What Does Azerbaijan’s Crackdown Look Like From The Inside? by EurasiaNet

It has been a year since Azerbaijani investigative journalist Khadija Ismayilova was taken into custody, marking a watershed in the government’s domestic crackdown on free speech. Individual freedoms have continued to erode since then in Azerbaijan, and the jailing of journalists and rights activists has developed into a cause celebre in the West. Yet inside Azerbaijan, the ongoing crackdown does not seem to be generating much public sympathy for government critics.

Critics of President Ilham Aliyev’s administration contend that the government’s hard-fisted treatment of dissenters and independent journalists has silenced public debate and intimidated citizens from expressing opinions about politics.

“Cursing the government is no way out,” said a 43-year-old Baku resident who gave his name only as Vasif. “Otherwise, everything will end in tears for you.”

Authorities’ hardline policies have succeeded in muzzling media outlets. Under recent changes to Azerbaijan’s media law, the government can prosecute and shut down outlets that are deemed to have defamed officials or state agencies. Prosecutors already have issued warnings to several outlets.

Beyond that, others point to a less tangible factor in keeping citizens quiet: memories of the political and economic chaos of the early and mid-1990s, a period when Azerbaijan lost control of the Nagorno-Karabakh territory to Armenia, have fostered a deep desire among most citizens for stability. Many also take pride in Azerbaijan’s rising international prominence.

Ahmad Shahidov, director of the Azerbaijan Institute for Democracy and Human Rights, an entity that is tolerated by the government, crystallized the general consensus in comments published in the bimonthly journal New Eastern Europe this July. “Before being a human rights defender, I am a patriot,” he said.

Karabakh is perhaps the most prominent hot-button issue for the government. Increasingly, as cease-fire violations between Azerbaijan and Armenia over contested territory have surged over the past year,  Azerbaijani society appears willing to accept the government’s contention that criticism of its policies is “anti-Azerbaijani,” said 23-year-old human rights defender Orkhan Mammad.

Especially when striving to take an impartial view on the Karabakh issue, or about relations with Armenia, “the more you write … in English, the more you are anti-Azerbaijani,” Mammad said.

Once the impression is created that an individual “is working with foreign forces,” it is largely there to stay, he added.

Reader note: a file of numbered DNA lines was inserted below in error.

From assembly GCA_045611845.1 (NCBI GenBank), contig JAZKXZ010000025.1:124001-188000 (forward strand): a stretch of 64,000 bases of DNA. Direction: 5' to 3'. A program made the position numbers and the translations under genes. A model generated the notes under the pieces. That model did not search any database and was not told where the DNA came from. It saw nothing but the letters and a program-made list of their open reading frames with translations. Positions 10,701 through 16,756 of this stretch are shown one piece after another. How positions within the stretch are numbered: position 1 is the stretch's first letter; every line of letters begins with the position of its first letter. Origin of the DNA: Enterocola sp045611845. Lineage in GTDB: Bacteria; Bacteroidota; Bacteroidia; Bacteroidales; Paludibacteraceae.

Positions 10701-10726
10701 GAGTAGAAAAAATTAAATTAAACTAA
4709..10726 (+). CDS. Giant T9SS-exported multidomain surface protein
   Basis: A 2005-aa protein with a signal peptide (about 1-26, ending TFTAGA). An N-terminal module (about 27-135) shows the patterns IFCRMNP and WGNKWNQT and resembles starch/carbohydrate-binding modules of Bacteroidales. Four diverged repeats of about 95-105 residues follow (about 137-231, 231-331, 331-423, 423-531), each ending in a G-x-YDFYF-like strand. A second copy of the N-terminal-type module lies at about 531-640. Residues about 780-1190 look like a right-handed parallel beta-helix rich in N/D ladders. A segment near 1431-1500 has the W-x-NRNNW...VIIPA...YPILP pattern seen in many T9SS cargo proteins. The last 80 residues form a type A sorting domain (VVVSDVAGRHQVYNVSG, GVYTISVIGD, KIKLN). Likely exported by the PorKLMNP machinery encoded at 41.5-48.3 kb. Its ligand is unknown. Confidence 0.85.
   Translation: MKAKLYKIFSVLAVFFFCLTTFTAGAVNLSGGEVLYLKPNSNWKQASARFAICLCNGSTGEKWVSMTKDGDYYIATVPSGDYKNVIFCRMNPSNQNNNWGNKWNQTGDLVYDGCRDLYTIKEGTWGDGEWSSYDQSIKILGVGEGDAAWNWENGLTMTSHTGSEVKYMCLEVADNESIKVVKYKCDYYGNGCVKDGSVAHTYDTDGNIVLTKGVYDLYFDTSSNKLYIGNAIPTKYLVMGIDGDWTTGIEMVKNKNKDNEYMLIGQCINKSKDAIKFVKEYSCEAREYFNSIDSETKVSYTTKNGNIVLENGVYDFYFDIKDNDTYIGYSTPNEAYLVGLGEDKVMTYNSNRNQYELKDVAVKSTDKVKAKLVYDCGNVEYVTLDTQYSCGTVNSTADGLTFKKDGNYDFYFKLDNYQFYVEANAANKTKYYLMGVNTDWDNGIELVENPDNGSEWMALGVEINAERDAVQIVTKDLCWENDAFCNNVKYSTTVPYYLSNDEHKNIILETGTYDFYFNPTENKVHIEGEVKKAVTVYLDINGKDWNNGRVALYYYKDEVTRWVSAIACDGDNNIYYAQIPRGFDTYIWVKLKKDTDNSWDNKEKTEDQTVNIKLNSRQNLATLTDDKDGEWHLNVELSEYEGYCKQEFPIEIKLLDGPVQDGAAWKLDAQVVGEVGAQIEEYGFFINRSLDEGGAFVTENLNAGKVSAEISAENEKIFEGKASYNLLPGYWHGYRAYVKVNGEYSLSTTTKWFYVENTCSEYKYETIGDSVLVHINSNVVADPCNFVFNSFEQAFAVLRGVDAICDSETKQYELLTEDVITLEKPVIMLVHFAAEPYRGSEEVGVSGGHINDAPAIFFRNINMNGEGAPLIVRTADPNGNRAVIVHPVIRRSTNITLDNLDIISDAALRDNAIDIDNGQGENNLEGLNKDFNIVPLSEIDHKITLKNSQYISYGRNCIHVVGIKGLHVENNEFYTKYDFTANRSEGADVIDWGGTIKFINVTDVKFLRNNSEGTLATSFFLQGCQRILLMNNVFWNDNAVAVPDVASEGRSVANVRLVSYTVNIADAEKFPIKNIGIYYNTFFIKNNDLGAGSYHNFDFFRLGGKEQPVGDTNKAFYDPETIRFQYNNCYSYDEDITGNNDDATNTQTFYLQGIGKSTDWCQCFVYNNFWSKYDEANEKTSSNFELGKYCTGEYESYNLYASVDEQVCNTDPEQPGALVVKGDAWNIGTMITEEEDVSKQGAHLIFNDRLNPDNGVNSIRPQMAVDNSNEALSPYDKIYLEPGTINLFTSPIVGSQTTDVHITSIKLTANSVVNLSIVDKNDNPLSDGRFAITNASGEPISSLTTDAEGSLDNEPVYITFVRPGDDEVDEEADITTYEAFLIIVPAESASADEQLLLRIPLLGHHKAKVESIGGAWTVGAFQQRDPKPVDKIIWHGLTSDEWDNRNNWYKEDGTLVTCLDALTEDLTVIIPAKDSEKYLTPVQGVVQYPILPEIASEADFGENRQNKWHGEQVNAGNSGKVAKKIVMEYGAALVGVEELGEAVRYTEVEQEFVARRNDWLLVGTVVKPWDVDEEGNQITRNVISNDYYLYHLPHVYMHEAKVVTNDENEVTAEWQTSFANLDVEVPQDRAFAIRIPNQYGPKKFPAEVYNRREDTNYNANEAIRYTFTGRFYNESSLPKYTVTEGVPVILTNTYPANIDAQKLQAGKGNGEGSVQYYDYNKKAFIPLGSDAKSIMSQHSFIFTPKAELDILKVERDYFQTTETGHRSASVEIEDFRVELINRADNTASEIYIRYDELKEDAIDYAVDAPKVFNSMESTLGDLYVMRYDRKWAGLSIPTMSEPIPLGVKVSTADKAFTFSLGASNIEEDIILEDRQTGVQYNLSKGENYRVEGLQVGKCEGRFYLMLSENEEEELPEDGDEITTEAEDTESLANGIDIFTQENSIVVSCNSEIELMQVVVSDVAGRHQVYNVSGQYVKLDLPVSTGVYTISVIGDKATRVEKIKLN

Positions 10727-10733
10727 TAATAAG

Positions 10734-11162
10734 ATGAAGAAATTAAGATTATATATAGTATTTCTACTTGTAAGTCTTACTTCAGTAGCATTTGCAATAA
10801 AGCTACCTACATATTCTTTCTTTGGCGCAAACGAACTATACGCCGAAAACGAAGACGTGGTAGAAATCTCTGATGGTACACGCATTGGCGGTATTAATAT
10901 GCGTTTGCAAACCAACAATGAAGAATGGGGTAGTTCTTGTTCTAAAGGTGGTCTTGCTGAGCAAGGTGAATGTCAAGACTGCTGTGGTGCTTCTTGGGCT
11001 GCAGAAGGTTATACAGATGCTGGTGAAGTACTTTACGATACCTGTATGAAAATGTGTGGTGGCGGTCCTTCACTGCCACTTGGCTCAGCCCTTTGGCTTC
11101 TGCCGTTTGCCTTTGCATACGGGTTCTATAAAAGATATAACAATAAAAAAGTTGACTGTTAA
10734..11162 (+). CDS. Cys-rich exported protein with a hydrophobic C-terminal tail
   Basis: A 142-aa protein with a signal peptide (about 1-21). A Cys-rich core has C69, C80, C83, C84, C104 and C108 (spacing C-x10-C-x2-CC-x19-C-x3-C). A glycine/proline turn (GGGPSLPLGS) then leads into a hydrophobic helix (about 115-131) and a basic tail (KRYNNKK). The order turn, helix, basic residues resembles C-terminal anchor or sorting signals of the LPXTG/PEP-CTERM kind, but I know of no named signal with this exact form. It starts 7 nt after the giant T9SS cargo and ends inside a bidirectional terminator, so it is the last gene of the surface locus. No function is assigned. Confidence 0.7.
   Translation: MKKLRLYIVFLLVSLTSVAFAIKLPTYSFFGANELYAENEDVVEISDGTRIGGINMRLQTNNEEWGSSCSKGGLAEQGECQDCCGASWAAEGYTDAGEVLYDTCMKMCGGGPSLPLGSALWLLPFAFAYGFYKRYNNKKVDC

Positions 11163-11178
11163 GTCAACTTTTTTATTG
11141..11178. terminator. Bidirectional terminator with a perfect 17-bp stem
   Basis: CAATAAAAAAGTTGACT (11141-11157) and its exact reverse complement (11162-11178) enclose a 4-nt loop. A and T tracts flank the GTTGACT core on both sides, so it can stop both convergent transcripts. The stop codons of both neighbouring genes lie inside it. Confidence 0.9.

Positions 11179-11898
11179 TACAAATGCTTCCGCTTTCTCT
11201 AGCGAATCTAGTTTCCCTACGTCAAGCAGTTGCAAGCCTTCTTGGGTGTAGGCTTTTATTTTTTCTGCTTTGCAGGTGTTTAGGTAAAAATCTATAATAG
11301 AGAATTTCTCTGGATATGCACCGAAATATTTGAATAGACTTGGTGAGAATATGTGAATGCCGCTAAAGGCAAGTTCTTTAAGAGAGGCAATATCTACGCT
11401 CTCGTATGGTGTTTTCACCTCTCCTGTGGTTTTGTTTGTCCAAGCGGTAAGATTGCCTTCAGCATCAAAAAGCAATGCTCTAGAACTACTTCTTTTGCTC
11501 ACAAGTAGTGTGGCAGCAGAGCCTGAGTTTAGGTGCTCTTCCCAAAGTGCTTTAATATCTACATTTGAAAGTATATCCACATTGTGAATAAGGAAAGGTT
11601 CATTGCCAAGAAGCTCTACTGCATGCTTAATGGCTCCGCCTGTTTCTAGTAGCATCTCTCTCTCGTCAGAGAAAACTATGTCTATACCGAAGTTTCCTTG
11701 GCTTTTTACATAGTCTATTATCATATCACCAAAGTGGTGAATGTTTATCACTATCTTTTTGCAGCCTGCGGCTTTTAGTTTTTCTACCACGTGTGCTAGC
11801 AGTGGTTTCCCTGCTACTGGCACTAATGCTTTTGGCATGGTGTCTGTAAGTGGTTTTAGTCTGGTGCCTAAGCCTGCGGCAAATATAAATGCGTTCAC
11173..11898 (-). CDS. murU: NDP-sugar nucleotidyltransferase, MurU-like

Khalisa Shahverdi, who ran an unsuccessful campaign as an independent candidate for parliament in 2010, said that in order not to be seen as “anti-Azerbaijani“ she tries not to say anything that could be construed as unpatriotic, or that hints at ambivalence on the question of Karabakh’s return to Azerbaijani control.

“I am for pragmatic politics,” Shahverdi said. “One has to stay in this country for positive changes. Leaving and tweeting in English won’t bring changes.”

London-based Amnesty International, a watchdog group denounced by Baku as “anti-Azerbaijani,” has identified “at least 19” Azerbaijanis as prisoners of conscience.

Prominent among them are human-rights activist Leyla Yunus, director of the Institute of Peace and Democracy, and her husband, conflict analyst Arif Yunusov, who for years worked on reconciliation measures with Armenians. The pair was sentenced this August to eight-and-a-half and seven-year prison terms respectively for alleged economic crimes. Yunusov was released from prison this fall for ill health.

Ismayilova is another prominent critic who is now considered a political prisoner. She was taken into pre-trial detention on December 5, 2014, and ultimately received a seven-and-a-half-year prison sentence following a trial during the summer that watchdogs described as politically motivated.

The government understandably has characterized as anti-Azerbaijani all claims that it uses the courts to rein in such critics.

Officials voice support for civil rights, but underline that, as Shahidov the rights activist was quoted as saying by New Eastern Europe, “the notion of freedom in my country is different from the European one.”

Most Azerbaijanis who were interviewed for this story, including some who hold liberal opinions, voiced ambivalent views about Ismayilova’s case. For example, Gulara Azimzadeh, an LGBT-rights activist in her late 20s, believes the criminal charges against Ismayilova were trumped up, and termed the state’s case against her as “not serious.” At the same time, Azimzadeh expressed distaste for what she perceived as Ismayilova’s self-promotion. Government heavy-handedness, Azimzadeh added, “made her [Ismayilova] unduly a hero.”

Under the current circumstances, most Azerbaijanis, especially those grappling to maintain living standards amid a slowing economy, are steering clear of politics. Historian Altay Goyusov attributed the prevailing ambivalence about the treatment of Ismayilova and other imprisoned government critics to fear of the “police state.” But he also noted that there is a wide gap between views expressed openly and those voiced in private.

“People are trying to express themselves so that their view does not irritate the government,” Goyusov said. “However, whenever they are free of a risky environment, they are asserting the contrary.”

What Does Azerbaijan's Crackdown Look Like From The Inside?